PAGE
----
trust sign on arch
Photo Credit: "Trust", © 2009 Lars Plougmann, Flickr | CC-BY-SA | via Wylio

“Your investigations are extraordinary and a real benefit to the public​.”

“Keep up this Awesome Investigative Journalism!!!”

“On behalf of everyone, we greatly appreciate your research and attention to this matter.”

There’s been a lot of talk lately in the news industry about restoring trust in journalism. Accusations of “fake news,” clickbait and irrelevancy are common from outside the newsroom, along with news industry anguish, introspection and academic studies, against a backdrop of vanishing revenue, layoffs and a general air of crisis.

It is widely thought that news organizations need to work to regain trust from their communities. The CUNY Graduate School of Journalism just announced the News Integrity Initiative, a $14 million project “that aims to cultivate informed citizens who trust the news.” The John S. and James L. Knight Foundation announced that it will give $1 million to fund 20 projects aimed at “concerns about trust in news (including the fake kind), media literacy, and factchecking.”  Jay Rosen, the prominent New York University professor, is working with the Dutch news  organization De Correspondent to roll out in the United States, in a newsroom “optimized for trust.”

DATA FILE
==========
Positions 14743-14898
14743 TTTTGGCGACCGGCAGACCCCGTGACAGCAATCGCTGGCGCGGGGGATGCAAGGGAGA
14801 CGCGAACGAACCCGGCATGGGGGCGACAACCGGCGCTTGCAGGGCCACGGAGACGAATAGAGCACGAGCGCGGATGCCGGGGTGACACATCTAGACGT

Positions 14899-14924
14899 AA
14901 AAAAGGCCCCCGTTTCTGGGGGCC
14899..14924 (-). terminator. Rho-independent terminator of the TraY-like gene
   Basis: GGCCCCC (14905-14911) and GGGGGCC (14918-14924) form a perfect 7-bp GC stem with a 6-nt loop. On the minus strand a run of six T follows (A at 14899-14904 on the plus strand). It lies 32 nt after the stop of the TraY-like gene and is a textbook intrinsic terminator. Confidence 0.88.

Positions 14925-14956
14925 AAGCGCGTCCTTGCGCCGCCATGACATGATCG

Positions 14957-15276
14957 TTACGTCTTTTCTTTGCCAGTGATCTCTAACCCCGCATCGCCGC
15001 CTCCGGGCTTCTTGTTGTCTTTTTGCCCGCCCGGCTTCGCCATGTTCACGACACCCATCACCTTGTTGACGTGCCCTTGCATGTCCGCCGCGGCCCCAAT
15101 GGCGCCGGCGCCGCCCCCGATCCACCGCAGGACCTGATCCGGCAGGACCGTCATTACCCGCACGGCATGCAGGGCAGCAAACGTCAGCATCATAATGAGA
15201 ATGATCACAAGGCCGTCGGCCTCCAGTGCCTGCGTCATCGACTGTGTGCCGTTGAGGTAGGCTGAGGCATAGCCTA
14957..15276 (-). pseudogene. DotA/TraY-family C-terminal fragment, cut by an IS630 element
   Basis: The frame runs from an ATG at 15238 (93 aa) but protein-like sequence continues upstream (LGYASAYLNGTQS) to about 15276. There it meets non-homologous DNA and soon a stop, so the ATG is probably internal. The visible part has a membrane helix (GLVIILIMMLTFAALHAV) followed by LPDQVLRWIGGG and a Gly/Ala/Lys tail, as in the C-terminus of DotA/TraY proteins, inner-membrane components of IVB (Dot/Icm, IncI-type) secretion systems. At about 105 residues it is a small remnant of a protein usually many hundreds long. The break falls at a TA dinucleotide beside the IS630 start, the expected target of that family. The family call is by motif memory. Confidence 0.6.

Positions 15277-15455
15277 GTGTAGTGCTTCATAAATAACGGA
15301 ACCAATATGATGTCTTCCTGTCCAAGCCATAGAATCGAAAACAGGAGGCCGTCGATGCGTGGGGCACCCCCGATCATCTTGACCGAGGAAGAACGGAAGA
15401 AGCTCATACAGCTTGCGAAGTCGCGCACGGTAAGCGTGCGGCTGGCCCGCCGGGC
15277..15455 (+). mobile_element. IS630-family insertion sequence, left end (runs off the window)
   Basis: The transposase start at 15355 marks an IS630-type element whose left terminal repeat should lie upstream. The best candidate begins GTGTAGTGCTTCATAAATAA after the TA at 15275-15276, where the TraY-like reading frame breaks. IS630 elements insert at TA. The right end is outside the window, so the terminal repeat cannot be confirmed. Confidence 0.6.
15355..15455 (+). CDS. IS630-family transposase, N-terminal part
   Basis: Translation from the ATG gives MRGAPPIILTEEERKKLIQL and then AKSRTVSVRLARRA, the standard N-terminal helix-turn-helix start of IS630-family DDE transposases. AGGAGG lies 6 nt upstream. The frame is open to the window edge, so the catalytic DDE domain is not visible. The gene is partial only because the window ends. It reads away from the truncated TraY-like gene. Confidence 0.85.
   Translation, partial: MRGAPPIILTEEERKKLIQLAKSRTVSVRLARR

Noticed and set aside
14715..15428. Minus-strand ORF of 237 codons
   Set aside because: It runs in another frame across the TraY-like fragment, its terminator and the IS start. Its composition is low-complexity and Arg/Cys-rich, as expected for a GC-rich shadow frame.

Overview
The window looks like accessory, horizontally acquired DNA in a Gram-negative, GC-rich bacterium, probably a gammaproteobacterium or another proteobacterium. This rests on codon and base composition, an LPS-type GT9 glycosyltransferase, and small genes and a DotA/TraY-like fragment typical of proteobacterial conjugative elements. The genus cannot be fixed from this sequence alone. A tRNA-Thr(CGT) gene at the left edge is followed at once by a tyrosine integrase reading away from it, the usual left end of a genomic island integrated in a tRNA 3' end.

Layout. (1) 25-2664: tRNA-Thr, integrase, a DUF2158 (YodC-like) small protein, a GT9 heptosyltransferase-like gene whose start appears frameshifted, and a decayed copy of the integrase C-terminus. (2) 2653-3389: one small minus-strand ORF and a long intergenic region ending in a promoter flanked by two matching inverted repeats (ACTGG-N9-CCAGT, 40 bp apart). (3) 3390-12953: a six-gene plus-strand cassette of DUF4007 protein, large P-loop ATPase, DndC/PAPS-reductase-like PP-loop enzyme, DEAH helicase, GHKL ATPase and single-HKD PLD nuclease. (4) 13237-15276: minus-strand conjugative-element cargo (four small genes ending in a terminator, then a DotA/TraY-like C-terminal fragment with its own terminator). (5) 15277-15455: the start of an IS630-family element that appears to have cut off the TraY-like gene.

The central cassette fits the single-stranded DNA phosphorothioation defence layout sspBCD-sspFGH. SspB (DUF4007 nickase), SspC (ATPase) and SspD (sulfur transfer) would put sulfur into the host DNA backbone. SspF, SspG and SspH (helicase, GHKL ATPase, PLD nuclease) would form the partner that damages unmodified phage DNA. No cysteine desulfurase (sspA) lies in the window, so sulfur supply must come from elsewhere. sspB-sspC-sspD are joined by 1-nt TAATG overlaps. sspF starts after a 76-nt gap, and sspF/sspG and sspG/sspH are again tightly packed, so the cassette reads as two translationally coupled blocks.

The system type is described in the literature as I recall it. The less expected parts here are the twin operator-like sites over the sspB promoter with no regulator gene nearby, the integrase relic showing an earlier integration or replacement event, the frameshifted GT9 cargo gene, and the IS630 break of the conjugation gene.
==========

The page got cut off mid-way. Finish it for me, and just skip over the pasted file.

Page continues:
Against this backdrop, I want to point to our work and especially our Cracking the Code launch in New Orleans, with partners  WVUE FOX 8 Live television and I The Times-Picayune. What we do: Collect health care price information for common, “shoppable” procedures locally; invite our community members to share their prices via the web, email or voicemail; and then do journalism focused on price variations, how to understand the market, and how to navigate through it and save money.

One remarkable aspect of our work  was the wave of positive feedback from readers and viewers. There are a few reactions at the top of this post, and I put a slew of them below.

How we did it

Few people ever see anything like this outpouring of approval and admiration in their work lives — and even fewer journalists experience this. So what happened?